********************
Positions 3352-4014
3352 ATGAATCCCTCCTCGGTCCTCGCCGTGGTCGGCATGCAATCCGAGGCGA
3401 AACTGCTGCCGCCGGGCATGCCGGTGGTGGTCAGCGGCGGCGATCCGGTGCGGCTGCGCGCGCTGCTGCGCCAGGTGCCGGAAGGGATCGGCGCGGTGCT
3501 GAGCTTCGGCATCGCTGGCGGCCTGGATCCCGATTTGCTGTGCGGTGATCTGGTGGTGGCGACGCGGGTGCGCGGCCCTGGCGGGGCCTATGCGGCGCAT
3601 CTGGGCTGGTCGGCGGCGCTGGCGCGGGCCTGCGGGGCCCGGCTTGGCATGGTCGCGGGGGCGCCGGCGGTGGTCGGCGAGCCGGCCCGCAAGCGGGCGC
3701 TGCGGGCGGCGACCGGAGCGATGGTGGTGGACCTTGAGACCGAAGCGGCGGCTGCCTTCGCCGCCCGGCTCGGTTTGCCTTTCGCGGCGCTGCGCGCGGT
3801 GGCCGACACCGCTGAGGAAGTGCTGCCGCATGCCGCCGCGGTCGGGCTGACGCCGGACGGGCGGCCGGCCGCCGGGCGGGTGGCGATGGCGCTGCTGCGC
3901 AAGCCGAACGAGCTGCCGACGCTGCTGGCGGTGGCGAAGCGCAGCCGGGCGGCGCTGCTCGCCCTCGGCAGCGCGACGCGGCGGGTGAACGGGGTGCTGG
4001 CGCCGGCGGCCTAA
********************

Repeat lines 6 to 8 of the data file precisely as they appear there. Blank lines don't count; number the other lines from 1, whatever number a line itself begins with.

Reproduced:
3701 TGCGGGCGGCGACCGGAGCGATGGTGGTGGACCTTGAGACCGAAGCGGCGGCTGCCTTCGCCGCCCGGCTCGGTTTGCCTTTCGCGGCGCTGCGCGCGGT
3801 GGCCGACACCGCTGAGGAAGTGCTGCCGCATGCCGCCGCGGTCGGGCTGACGCCGGACGGGCGGCCGGCCGCCGGGCGGGTGGCGATGGCGCTGCTGCGC
3901 AAGCCGAACGAGCTGCCGACGCTGCTGGCGGTGGCGAAGCGCAGCCGGGCGGCGCTGCTCGCCCTCGGCAGCGCGACGCGGCGGGTGAACGGGGTGCTGG